Blessed Theophylact of Bulgaria, the famous interpreter of the Scriptures, offered the following commentary on the fragment quoted above: “At the beginning of the (Gospel) preaching, it happened that some people, moved by the passion of love of fame, wished to perform signs; but observing the power of the name of Jesus, they called on Him and thus performed signs, even if they were strangers unworthy of the grace of God. For it was pleasing to the Lord that the preaching be spread even by these unworthy ones.”4 Before Pentecost, the mere mention of the name of Christ worked wonders. That was at the beginning (and signs were wrought even through “those moved by the passion of love of fame” and “strangers unworthy of the grace of God”), until the Council of the Apostles received the Holy Spirit sent down by the Savior, thus becoming the holy Church and gaining the power to perform the signs and wonders of higher value.
Once the Church began marching triumphantly across the world and preaching the Gospel, we encountered a different situation. The book of Acts says, Then some of the itinerant Jewish exorcists took it upon themselves to call the name of the Lord Jesus over those who had evil spirits, saying, “We exorcise you by the Jesus whom Paul preaches.” Also there were seven sons of Sceva, a Jewish chief priest, who did so. And the evil spirit answered and said, “Jesus I know, and Paul I know; but who are you?” Then the man in whom the evil spirit was leaped on them, overpowered them, and prevailed against them, so that they fled out of that house naked and wounded (Acts 19:13-16). Consequently, evil spirits aren’t afraid of them who only call upon the name of the Lord, but rather those who are in communion with the Church and participate in Her sacraments.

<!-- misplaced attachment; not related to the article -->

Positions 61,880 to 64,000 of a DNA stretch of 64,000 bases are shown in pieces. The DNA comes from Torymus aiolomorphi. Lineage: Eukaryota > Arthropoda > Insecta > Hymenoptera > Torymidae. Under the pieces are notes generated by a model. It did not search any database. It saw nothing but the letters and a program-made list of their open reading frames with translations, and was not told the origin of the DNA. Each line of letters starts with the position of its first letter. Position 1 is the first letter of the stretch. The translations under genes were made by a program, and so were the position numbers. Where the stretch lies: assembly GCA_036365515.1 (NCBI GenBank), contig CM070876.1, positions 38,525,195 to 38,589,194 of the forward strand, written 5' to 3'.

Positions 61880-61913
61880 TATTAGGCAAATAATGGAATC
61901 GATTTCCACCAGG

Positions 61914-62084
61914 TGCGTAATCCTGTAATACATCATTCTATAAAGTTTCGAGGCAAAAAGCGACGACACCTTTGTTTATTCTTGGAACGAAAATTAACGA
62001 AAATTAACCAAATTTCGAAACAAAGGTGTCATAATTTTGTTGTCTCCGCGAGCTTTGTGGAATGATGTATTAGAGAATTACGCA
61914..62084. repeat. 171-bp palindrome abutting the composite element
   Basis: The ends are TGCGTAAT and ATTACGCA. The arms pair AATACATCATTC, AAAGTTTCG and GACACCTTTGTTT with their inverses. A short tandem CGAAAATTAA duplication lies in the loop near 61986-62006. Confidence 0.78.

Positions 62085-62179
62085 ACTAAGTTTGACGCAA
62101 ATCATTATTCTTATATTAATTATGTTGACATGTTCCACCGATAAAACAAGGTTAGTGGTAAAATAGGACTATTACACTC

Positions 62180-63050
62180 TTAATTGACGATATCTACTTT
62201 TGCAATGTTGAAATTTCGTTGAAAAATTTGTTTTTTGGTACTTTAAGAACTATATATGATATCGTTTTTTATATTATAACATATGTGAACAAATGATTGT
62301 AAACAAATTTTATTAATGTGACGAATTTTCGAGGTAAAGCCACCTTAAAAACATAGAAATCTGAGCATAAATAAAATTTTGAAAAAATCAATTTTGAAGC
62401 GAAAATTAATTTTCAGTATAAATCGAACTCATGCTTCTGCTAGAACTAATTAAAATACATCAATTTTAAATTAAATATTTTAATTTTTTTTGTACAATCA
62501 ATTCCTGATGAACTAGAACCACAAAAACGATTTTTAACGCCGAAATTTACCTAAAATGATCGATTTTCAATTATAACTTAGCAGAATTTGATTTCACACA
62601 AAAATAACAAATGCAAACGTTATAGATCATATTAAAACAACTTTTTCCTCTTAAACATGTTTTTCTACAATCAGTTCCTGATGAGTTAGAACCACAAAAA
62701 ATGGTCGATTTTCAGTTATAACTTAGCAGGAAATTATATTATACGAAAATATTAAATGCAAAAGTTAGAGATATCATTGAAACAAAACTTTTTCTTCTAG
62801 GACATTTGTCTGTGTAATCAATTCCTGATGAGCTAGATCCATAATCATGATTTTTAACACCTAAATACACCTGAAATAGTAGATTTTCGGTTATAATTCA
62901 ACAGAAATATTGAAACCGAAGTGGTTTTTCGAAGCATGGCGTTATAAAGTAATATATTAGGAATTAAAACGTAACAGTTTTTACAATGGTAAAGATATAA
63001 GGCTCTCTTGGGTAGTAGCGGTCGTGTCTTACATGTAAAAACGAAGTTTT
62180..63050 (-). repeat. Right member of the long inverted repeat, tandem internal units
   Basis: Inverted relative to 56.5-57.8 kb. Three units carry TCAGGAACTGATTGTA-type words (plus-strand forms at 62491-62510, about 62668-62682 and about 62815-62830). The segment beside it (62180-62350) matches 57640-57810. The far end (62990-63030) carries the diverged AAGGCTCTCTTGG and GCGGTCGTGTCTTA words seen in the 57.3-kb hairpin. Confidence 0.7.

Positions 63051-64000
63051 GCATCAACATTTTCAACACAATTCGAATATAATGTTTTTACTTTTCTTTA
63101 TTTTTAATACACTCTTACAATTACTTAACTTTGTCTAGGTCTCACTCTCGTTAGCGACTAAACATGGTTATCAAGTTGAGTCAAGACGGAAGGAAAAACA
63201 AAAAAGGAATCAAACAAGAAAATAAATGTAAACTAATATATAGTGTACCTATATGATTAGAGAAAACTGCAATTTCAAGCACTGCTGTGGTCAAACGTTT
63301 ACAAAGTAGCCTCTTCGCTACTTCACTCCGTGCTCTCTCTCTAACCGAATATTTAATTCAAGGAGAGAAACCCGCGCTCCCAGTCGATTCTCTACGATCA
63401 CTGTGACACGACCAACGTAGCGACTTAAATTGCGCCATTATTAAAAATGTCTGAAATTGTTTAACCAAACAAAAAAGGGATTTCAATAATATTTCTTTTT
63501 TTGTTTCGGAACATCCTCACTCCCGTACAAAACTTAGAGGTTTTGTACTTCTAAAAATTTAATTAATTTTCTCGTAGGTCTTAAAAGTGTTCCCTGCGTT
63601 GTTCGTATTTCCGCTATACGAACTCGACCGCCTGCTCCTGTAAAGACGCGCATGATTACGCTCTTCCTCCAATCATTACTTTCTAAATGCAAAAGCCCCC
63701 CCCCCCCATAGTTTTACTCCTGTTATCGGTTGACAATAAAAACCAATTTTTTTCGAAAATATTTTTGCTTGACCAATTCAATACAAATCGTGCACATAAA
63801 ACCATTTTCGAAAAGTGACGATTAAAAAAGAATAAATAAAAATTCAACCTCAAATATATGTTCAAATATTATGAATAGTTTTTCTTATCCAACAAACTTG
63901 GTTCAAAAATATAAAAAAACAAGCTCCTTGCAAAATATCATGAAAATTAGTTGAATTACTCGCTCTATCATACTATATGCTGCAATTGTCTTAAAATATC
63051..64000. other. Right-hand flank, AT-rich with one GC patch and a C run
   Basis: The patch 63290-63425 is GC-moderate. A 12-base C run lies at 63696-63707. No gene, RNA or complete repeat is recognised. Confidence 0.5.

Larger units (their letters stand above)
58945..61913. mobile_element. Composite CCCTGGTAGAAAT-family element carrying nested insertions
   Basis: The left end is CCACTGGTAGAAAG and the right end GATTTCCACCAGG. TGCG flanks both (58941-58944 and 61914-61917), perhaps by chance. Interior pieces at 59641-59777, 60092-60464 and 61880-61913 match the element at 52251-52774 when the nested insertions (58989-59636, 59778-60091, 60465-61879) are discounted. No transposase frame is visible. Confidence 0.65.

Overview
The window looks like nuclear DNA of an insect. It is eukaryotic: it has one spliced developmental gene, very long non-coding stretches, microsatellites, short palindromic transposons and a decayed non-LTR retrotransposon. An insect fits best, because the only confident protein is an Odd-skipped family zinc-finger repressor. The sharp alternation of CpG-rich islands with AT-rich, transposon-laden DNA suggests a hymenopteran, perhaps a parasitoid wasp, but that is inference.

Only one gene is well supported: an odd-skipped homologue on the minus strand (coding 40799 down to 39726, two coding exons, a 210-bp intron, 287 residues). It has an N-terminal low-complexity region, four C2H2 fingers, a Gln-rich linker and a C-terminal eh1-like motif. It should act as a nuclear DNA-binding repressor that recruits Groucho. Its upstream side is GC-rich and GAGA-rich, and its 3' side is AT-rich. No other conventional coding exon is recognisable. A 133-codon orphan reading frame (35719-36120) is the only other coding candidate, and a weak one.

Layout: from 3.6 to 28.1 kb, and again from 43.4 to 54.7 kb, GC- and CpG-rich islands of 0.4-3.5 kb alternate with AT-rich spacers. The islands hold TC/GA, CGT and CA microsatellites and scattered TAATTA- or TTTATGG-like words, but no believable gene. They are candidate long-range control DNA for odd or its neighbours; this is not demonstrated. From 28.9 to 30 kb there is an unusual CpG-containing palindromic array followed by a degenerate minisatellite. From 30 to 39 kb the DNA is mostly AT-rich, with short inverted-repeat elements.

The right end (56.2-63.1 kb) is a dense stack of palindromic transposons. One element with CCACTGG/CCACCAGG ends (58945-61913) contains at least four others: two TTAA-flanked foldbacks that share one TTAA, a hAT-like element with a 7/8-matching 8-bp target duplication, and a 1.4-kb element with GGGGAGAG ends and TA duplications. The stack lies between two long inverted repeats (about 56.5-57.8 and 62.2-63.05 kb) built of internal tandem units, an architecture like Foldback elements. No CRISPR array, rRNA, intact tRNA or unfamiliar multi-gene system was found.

It is important to understand that in genuine prayer it is not the words that work, but the power of Him to Whom we turn in prayer. A Christian believes in God and addresses Him using a church prayer, while God in response to the prayer bestows His beneficial power upon a Christian. But if a Christian has formed a distorted image of the spiritual world in his soul and has a distorted view of himself or God (for example, thinking too highly of himself as a chosen one and healer, or holding to heretical belief about the spiritual world as an impersonal energy principle), then his prayer, even using the same words, will neither reach God nor yield any results. On the contrary, there are fallen angels next to such person who surround him with their demonic energy and they can imitate good deeds, healings and fulfillment of prayers.
That’s why one of the strict warnings of Jesus Christ had to do with unlawful miracles performed under the guise of calling upon His name: Many will say to Me in that day, ‘Lord, Lord, have we not prophesied in Your name, cast out demons in Your name, and done many wonders in Your name?’ And then I will declare to them, ‘I never knew you; depart from Me, you who practice lawlessness!’ (Matthew 7:22–23). Yes, they prophesied, cast out demons, and performed many miracles by calling on the name of the Savior—but they ended up without Him. Because the very essence of their ministry was purely psychic, never grace-filled and spiritual. The words of Jesus Christ are sufficient for grasping the essence of this phenomenon.